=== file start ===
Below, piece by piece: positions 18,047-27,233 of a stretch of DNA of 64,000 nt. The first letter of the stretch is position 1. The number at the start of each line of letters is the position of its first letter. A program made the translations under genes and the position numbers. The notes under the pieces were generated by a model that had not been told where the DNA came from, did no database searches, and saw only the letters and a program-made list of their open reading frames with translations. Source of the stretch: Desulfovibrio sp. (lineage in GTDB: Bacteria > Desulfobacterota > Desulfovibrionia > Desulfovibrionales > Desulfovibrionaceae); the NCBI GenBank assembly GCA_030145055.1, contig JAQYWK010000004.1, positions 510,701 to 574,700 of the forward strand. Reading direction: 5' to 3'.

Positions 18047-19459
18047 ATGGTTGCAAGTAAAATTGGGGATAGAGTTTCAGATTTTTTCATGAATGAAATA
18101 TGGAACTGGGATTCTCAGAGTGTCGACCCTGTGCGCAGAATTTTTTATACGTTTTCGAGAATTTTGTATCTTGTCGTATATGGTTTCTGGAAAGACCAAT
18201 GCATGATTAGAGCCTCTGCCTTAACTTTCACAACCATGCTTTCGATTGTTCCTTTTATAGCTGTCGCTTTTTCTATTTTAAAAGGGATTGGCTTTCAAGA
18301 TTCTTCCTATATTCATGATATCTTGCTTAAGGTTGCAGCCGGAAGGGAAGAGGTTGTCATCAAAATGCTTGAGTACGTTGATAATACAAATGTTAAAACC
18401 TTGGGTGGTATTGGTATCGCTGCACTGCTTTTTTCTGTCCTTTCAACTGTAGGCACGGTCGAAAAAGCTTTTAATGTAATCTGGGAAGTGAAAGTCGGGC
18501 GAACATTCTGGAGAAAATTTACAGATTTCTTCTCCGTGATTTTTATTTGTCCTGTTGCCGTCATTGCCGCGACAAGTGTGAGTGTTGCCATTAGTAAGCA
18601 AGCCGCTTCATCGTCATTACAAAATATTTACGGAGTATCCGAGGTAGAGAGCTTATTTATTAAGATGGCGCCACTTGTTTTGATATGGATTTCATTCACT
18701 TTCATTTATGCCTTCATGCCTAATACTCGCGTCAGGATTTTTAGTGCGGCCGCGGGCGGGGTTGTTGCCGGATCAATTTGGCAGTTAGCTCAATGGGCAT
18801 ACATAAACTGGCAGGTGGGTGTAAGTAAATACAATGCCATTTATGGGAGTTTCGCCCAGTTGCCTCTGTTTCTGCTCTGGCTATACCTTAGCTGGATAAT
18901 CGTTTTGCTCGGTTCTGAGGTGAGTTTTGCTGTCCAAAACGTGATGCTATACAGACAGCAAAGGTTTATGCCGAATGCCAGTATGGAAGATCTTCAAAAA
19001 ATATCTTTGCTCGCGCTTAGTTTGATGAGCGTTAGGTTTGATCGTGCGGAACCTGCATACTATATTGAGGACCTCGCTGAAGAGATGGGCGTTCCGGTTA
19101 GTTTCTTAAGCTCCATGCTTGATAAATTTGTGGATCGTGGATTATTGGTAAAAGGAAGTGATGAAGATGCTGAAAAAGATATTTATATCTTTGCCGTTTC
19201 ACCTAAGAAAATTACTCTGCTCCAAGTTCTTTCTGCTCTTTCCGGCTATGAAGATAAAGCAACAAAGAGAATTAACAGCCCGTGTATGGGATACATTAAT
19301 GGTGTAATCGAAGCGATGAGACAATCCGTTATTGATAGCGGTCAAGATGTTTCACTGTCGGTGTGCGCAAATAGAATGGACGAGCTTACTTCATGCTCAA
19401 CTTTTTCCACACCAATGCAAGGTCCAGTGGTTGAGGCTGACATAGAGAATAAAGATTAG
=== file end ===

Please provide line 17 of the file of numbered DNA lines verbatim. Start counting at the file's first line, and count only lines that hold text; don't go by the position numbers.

19401 CTTTTTCCACACCAATGCAAGGTCCAGTGGTTGAGGCTGACATAGAGAATAAAGATTAG